Author + information
- Received January 26, 2018
- Revision received February 16, 2018
- Accepted February 27, 2018
- Published online May 2, 2018.
- Stephen W. Waldo, MDa,∗ (, )
- Madhura Gokhale, MSa,
- Colin I. O’Donnell, PhDa,
- Mary E. Plomondon, PhDa,
- Javier A. Valle, MD, MSCSa,
- Ehrin J. Armstrong, MD, MSca,
- Richard Schofield, MDb,
- Stephan D. Fihn, MD, MPHc and
- Thomas M. Maddox, MD, MScd
- aDepartment of Medicine, Division of Cardiology, VA Eastern Colorado Healthcare System, Denver, Colorado
- bDepartment of Medicine, Division of Cardiology, VA National Program, Gainesville, Florida
- cDepartment of Medicine, VA Puget Sound Healthcare System, Seattle, Washington
- dDepartment of Medicine, Division of Cardiology, Washington University, St. Louis, Missouri
- ↵∗Address for correspondence:
Dr. Stephen W. Waldo, VA Eastern Colorado Healthcare System, Department of Medicine, Division of Cardiology, 1055 Clermont Street, Denver, Colorado 80238.
Objectives The aim of this study was to evaluate temporal trends in characteristics and outcomes among patients referred for invasive coronary procedures within a national health care system for veterans.
Background Coronary angiography and percutaneous coronary intervention remain instrumental diagnostic and therapeutic interventions for coronary artery disease.
Methods All coronary angiographic studies and interventions performed in U.S. Department of Veterans Affairs cardiac catheterization laboratories for fiscal years 2009 through 2015 were identified. The demographic characteristics and management of these patients were stratified by time. Clinical outcomes including readmission (30-day) and mortality were assessed across years.
Results From 2009 to 2015, 194,476 coronary angiographic examinations and 85,024 interventions were performed at Veterans Affairs facilities. The median numbers of angiographic studies (p = 0.81) and interventions (p = 0.22) remained constant over time. Patients undergoing these procedures were progressively older, with more comorbidities, as the proportion classified as having high Framingham risk significantly increased among those undergoing angiography (from 20% to 25%; p < 0.001) and intervention (from 24% to 32%; p < 0.001). Similarly, the median National Cardiovascular Data Registry CathPCI risk score increased for diagnostic (from 14 to 15; p = 0.005) and interventional (from 14 to 18; p = 0.002) procedures. Post-procedural medical management was unchanged over time, although there was increasing adoption of transradial access for diagnostic (from 6% to 36%; p < 0.001) and interventional (from 5% to 32%; p < 0.001) procedures. Complications and clinical outcomes also remained constant, with a trend toward a reduction in the adjusted hazard ratio for percutaneous coronary intervention mortality (hazard ratio: 0.983; 95% confidence interval: 0.967 to 1.000).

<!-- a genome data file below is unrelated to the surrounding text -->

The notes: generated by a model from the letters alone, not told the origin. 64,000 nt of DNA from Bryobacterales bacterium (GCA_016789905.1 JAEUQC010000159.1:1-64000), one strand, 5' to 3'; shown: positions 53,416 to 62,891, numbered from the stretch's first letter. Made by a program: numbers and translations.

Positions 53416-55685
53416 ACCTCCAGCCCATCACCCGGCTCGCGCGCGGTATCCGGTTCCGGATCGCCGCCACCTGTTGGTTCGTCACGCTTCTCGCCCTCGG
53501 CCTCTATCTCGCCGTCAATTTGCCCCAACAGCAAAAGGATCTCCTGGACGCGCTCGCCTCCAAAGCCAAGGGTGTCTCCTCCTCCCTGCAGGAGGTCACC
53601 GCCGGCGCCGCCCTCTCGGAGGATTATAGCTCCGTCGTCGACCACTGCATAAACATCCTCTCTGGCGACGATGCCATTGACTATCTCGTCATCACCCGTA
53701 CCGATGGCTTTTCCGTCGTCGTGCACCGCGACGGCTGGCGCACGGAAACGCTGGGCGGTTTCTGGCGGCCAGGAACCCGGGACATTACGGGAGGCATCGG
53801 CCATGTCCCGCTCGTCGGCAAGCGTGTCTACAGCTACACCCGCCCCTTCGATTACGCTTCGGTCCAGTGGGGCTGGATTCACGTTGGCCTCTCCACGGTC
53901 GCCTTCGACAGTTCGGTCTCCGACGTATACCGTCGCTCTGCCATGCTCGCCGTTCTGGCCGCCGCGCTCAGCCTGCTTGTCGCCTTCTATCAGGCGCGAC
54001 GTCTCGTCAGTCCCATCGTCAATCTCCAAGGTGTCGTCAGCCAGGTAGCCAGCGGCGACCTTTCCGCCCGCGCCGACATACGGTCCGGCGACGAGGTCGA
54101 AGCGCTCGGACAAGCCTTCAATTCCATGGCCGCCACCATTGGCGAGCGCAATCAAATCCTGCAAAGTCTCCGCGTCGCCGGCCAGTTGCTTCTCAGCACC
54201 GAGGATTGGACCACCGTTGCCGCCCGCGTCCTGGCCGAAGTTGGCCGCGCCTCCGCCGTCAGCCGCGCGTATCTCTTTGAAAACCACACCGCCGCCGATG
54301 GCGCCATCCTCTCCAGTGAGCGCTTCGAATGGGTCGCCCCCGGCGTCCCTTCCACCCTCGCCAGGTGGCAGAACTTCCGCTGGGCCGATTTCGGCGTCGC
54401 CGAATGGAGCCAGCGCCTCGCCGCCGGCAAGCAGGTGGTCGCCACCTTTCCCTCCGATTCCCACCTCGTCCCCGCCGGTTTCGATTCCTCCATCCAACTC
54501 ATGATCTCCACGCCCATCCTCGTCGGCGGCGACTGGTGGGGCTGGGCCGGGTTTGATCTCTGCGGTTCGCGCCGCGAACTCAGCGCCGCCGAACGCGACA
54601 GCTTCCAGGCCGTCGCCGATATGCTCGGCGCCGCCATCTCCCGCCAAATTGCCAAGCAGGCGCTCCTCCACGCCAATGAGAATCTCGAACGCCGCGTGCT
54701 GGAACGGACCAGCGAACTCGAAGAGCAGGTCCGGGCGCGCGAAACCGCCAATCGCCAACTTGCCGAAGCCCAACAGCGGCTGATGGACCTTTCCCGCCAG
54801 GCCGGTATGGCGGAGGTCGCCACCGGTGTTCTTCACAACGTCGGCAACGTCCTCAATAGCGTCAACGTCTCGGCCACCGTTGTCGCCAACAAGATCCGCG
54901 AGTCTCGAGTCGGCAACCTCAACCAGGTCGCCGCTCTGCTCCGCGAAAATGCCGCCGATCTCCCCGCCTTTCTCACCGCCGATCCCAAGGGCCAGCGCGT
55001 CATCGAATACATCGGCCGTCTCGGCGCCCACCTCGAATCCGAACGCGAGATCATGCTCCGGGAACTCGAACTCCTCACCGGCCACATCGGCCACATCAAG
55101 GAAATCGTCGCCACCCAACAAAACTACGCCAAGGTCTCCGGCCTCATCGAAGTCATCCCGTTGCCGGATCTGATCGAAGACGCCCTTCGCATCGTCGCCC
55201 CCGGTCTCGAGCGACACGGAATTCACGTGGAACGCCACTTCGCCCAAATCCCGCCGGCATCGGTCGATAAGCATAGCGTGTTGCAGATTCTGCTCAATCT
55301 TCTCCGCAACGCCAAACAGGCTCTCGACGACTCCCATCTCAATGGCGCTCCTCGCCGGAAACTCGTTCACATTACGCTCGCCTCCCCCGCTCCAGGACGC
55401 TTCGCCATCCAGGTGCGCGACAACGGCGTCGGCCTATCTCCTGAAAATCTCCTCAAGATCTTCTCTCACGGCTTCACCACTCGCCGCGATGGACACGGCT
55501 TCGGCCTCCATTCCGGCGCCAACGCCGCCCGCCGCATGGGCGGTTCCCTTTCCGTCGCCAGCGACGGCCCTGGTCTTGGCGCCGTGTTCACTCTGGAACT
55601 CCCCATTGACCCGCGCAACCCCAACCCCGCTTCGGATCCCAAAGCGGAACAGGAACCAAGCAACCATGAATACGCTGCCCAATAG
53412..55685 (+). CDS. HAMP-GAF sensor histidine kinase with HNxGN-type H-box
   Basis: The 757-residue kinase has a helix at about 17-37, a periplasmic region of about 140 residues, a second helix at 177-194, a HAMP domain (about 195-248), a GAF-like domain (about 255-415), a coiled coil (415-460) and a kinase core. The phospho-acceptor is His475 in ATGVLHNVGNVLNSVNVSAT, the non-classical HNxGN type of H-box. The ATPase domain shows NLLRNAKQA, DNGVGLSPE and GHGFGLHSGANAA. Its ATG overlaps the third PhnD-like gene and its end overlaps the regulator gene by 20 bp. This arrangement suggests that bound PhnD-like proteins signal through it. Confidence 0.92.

Conclusions Veterans undergoing invasive coronary procedures have had increasing medical complexity over time, without attendant increases in mortality among those receiving interventions. As the Department of Veterans Affairs moves toward a mix of integrated and community-based care, it will be important to account for these demographic shifts so that quality can be maintained.
Support for Veterans Affairs and Centers for Medicare & Medicaid Services data is provided by the U.S. Department of Veterans Affairs, Veterans Health Administration, Office of Research and Development, Health Services Research and Development, VA Information Resource Center (Project Numbers SDR 02-237 and 98-004). Dr. Waldo has received research support to the Denver Research Institute from Abiomed, Cardiovascular Systems, and Merck Pharmaceuticals. Dr. Armstrong has served as a consultant to Abbott Vascular, Boston Scientific, Cardiovascular Systems, Medtronic, and Spectranetics. All other authors have reported that they have no relationships relevant to the contents of this paper to disclose. The views expressed in this paper are those of the authors and do not necessarily reflect the position or policy of the U.S. Department of Veterans Affairs or the U.S. government.
- Received January 26, 2018.
- Revision received February 16, 2018.
- Accepted February 27, 2018.
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